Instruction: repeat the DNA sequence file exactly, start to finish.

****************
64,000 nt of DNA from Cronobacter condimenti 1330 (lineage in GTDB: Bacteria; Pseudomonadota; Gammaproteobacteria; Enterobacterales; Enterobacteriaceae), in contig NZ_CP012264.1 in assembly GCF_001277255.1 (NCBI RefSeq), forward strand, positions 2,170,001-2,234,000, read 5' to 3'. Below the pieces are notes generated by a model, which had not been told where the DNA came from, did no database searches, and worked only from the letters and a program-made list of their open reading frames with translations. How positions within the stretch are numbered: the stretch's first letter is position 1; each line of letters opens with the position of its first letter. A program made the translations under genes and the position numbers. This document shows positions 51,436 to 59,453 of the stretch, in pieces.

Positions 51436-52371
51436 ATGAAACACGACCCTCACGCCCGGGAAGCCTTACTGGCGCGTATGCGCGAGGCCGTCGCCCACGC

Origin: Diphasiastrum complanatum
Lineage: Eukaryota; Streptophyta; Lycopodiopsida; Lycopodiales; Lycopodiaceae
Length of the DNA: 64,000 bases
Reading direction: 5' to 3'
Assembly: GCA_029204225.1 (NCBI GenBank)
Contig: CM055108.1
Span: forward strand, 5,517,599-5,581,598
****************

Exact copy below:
64,000 nt of DNA from Cronobacter condimenti 1330 (lineage in GTDB: Bacteria; Pseudomonadota; Gammaproteobacteria; Enterobacterales; Enterobacteriaceae), in contig NZ_CP012264.1 in assembly GCF_001277255.1 (NCBI RefSeq), forward strand, positions 2,170,001-2,234,000, read 5' to 3'. Below the pieces are notes generated by a model, which had not been told where the DNA came from, did no database searches, and worked only from the letters and a program-made list of their open reading frames with translations. How positions within the stretch are numbered: the stretch's first letter is position 1; each line of letters opens with the position of its first letter. A program made the translations under genes and the position numbers. This document shows positions 51,436 to 59,453 of the stretch, in pieces.

Positions 51436-52371
51436 ATGAAACACGACCCTCACGCCCGGGAAGCCTTACTGGCGCGTATGCGCGAGGCCGTCGCCCACGC

Origin: Diphasiastrum complanatum
Lineage: Eukaryota; Streptophyta; Lycopodiopsida; Lycopodiales; Lycopodiaceae
Length of the DNA: 64,000 bases
Reading direction: 5' to 3'
Assembly: GCA_029204225.1 (NCBI GenBank)
Contig: CM055108.1
Span: forward strand, 5,517,599-5,581,598